Two genes lock in a tug of war to determine whether a mammal embryo will become a boy or a girl, a new study suggests.
One of the genes, called Sry, has long been known as the master switch that makes an embryo become male. The new work suggests that a second gene, Dax1, tries to block its effect.It almost always fails. So embryos with one Y chromosome, which carries the Sry gene, and one X chromosome, which carries Dax1, normally develop as males.
But in rare cases, the new study suggests, such embryos get an extra copy of the Dax1 gene. And when two Dax1 genes gang up on the single Sry gene, the competition goes the other way, and the embryo becomes a female.
Dr. Michael Weiss, who studies the genetics of sex determination at the University of Chicago, called the study an important step toward understanding how genes work together to produce either a male or a female.
Understanding the sex-determining pathways, Weiss said, could also shed light on how genes organize themselves to form organs and the immune system. That could lead to new insights into heart disease and rebuilding the battered immune systems of people with AIDS, for example, he said.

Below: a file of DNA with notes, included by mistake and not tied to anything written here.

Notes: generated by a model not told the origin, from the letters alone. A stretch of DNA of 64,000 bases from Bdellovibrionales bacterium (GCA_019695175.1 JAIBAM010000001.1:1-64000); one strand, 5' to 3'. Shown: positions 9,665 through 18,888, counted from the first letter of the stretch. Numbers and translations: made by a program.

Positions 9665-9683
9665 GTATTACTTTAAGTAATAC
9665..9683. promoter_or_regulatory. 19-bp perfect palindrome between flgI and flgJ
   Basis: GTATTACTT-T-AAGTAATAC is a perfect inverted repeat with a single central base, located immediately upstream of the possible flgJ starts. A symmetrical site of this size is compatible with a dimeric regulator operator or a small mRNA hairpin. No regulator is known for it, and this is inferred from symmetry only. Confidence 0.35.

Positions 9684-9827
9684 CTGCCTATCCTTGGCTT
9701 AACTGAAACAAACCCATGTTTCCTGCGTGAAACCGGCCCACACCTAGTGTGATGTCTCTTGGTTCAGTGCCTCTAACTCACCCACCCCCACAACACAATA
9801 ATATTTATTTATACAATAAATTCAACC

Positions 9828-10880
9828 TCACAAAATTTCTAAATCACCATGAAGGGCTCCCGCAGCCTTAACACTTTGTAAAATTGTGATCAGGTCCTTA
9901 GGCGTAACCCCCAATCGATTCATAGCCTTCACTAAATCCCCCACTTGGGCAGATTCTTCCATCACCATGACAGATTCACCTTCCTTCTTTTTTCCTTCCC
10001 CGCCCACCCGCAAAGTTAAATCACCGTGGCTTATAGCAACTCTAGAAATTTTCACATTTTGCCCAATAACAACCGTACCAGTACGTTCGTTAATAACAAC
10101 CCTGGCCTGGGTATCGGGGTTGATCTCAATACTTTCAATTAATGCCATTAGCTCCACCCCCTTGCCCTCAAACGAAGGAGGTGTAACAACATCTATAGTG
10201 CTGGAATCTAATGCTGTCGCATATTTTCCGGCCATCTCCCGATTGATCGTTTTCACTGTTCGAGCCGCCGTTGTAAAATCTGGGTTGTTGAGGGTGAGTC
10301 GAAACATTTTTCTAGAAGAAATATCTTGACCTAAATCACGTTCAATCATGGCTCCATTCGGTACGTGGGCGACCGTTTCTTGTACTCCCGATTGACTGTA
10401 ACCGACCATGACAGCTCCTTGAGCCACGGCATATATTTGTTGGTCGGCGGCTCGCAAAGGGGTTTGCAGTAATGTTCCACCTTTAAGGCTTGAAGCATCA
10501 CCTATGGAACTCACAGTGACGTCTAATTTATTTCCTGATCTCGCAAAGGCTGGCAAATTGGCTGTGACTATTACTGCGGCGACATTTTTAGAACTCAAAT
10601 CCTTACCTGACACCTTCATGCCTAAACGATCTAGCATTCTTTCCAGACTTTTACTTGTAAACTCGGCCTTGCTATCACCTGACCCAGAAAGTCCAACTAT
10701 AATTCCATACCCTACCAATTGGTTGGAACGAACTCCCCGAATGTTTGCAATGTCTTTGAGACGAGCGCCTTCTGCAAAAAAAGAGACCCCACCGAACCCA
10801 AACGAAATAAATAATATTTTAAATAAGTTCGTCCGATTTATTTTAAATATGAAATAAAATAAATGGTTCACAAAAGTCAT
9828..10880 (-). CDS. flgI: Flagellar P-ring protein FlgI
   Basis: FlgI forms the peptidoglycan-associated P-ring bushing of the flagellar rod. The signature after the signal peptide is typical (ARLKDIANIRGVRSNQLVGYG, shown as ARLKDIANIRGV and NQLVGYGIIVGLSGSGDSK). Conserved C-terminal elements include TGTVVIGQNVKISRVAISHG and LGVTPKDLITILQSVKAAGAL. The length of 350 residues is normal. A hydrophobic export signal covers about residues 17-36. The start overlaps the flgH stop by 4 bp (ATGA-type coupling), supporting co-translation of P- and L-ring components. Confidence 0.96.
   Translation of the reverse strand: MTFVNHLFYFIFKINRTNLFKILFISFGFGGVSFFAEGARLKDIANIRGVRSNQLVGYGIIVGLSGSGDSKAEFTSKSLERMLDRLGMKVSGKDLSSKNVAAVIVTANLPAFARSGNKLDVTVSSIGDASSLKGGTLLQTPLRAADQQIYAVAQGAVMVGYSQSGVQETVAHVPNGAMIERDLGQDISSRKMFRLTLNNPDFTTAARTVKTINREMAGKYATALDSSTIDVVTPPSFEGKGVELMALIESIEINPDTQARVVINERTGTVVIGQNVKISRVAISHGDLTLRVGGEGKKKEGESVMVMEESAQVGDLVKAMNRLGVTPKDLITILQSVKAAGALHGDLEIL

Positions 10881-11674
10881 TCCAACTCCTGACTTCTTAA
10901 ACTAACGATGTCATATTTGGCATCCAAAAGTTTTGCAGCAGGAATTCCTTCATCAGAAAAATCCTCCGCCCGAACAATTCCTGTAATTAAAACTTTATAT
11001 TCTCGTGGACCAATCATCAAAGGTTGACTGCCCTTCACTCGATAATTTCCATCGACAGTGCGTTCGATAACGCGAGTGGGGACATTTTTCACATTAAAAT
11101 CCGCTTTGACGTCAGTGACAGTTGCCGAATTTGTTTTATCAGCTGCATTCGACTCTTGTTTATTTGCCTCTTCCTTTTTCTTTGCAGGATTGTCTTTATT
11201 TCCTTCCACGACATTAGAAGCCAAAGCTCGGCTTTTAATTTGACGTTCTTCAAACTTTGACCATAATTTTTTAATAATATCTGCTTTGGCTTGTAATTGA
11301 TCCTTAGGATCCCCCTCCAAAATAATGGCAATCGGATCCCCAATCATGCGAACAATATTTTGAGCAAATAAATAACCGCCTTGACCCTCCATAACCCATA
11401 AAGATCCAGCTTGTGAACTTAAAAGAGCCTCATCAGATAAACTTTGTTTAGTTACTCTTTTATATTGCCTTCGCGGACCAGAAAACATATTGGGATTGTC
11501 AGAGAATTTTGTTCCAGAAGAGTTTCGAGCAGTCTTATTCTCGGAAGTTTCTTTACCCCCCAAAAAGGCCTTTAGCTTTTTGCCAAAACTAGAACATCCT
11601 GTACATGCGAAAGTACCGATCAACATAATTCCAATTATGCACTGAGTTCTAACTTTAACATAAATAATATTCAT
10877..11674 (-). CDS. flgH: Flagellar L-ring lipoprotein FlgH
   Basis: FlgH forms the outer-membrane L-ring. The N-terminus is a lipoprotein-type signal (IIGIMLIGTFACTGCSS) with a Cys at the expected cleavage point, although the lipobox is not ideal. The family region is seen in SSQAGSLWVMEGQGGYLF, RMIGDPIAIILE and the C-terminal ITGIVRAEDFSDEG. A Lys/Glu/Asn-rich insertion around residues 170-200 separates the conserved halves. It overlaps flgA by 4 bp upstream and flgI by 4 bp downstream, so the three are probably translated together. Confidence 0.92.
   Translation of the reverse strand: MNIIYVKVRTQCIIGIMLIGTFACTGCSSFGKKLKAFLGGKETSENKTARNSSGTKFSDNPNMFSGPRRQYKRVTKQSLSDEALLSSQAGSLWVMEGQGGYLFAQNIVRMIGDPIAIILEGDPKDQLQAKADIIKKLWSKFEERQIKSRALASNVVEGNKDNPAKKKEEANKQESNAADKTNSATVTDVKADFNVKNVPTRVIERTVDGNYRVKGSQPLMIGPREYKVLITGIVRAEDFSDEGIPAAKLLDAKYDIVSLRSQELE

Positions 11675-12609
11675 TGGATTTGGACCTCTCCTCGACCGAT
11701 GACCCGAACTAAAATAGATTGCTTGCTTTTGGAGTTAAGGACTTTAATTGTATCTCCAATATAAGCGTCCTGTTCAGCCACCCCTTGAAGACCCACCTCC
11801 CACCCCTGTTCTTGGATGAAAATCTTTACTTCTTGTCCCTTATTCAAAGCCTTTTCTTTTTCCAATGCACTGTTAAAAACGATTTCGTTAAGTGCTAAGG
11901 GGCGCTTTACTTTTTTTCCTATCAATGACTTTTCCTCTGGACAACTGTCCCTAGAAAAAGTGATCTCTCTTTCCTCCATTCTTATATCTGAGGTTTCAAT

The study, done in mice, is reported in Thursday's issue of the journal Nature by Amanda Swain and Robin Lovell-Badge of the Medical Research Council National Institute for Medical Research in London, with colleagues there and elsewhere.
Scientists already believed that the human version of Dax1 was responsible for overcoming Sry in rare cases in which a woman has both genes, plus an extra bit of a second X chromosome. That extra bit contains several genes, including Dax1.